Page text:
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Hysterectomy Removal of the Uterus PreOp® Patient Education Feature

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Uploaded on May 25, 2010

http://www.PreOp.com -or- http://bit.ly/PreOpFacebook -or- http://bit.ly/PreOpTwitter - Patient Education -
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Your doctor has recommended that you have a hysterectomy. But what does that actually mean?

Hysterectomy is the removal of the uterus - the organ that holds and protects the fetus during pregnancy.

Hysterectomy often also involves the removal of other parts of the reproductive system, including the ovaries - where eggs are produced - the fallopian tubes which carry the eggs to the uterus and the cervix - or neck of the uterus.

There are many different reasons why a doctor may recommend this kind of surgery.

In many cases, disease or the growth of abnormal tissue will lead a doctor to recommend the removal of the uterus.

In some cases, unusually heavy menstrual flow and the accompanying discomfort may make hysterectomy an important treatment option for patient and physician to consider.

But no matter what the reason behind it, you should be aware that the removal of the uterus and other reproductive organs is a serious step and it can mean significant changes in your life.

After having a hysterectomy, you will not be able to have children and if your ovaries are removed as part of the procedure, you may even need to take medication to replace hormones that your body once produced on its own.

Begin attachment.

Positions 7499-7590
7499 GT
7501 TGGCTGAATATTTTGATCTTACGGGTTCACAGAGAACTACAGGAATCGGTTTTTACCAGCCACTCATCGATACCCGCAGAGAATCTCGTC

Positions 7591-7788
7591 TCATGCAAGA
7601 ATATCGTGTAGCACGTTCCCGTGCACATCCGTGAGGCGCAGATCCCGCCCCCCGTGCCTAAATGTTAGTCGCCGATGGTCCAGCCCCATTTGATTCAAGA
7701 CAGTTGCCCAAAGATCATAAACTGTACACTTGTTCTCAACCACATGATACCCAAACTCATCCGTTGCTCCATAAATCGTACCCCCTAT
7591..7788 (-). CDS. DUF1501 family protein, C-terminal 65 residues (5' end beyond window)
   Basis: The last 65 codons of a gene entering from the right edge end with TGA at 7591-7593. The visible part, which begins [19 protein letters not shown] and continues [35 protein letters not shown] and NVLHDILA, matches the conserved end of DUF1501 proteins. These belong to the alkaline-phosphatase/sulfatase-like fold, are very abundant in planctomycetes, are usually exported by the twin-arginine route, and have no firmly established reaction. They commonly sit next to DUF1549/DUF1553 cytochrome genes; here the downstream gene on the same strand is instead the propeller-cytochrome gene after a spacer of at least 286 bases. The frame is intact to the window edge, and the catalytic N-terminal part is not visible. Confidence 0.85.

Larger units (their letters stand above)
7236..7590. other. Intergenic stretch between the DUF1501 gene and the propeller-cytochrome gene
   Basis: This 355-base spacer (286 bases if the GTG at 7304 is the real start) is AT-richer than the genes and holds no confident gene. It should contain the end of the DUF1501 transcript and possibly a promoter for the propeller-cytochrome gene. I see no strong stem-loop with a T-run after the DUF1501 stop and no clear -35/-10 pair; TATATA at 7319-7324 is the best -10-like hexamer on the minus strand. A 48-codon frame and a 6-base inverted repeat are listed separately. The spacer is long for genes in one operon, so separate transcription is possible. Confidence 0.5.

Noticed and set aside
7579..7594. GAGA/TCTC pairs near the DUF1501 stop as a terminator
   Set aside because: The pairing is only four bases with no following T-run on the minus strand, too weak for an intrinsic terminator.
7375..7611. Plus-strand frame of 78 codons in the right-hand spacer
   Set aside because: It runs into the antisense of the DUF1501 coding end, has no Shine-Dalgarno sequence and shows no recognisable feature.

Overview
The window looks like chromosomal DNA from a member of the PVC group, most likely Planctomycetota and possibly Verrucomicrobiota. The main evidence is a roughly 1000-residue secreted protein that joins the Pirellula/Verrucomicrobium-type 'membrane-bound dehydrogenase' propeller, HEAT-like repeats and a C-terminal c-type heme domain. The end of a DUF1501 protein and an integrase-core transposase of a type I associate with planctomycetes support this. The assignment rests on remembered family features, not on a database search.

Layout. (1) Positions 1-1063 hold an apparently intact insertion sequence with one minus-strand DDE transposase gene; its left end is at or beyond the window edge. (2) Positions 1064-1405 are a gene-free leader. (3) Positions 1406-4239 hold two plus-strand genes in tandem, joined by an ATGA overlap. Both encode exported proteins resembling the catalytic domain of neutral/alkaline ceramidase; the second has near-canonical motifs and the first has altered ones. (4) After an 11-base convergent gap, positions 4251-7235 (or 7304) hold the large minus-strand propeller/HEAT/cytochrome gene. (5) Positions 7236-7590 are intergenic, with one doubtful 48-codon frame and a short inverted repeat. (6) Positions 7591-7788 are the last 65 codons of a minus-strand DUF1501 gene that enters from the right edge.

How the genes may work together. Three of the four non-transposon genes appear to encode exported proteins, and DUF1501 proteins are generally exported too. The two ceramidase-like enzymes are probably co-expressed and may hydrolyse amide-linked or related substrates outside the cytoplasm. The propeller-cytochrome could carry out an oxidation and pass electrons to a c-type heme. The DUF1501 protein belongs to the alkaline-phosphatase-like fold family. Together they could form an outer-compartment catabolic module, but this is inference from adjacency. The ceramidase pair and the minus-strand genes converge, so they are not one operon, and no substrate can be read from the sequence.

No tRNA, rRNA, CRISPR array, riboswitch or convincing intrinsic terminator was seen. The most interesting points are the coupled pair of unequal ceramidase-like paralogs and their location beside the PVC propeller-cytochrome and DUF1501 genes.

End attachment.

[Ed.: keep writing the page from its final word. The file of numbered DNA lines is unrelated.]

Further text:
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Your doctor will decide whether to make a vertical...
or horizontal incision.
An incision is made cutting through the skin and muscle of the abdomen.
Next, the surgeon will inspect the general condition of the abdominal organs.
Once the ovaries are exposed the uterus can then be separated from the bladder.
Next, the fallopian tubes are tied off and cut.
All arteries and veins connected to the uterus are tied off and cut as well.
Now the uterus can be pulled upward. This stretches the vagina
allowing the surgeon to cut the uterus free at the cervix.
The surgeon closes the top of the vagina with stitches,
and provides added support by attaching the ligaments that once held the uterus in place.
The incision is then closed...
and a drainage tube may be left inserted at the site.
Finally, a sterile bandage is applied.

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As a normal effect of hysterectomy, you will no longer menstruate and will not be able to have children. If your ovaries were removed you may be prescribed hormone replacement drugs.

Fortunately, Hysterectomy surgery only rarely leads to complications. One potential complication is a persistent residual neuralgia - or pain - around the scar.

It can be either localized or general. It may develop soon after surgery - or even weeks or months later. Usually it will decrease in intensity with time. But in very rare situations, it can become permanent.

A more serious complication comes from accidental damage to the bladder or urinary tract during surgery.
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Once you return home, you will be responsible to keeping the dressing intact and clean.

As with all surgery, you should be alert for signs of infection near the incision - increased swelling, redness, bleeding or other discharge. Your doctor may advise you to be on the alert for other symptoms as well. If you experience any unusual symptoms, report them to your doctor right away.


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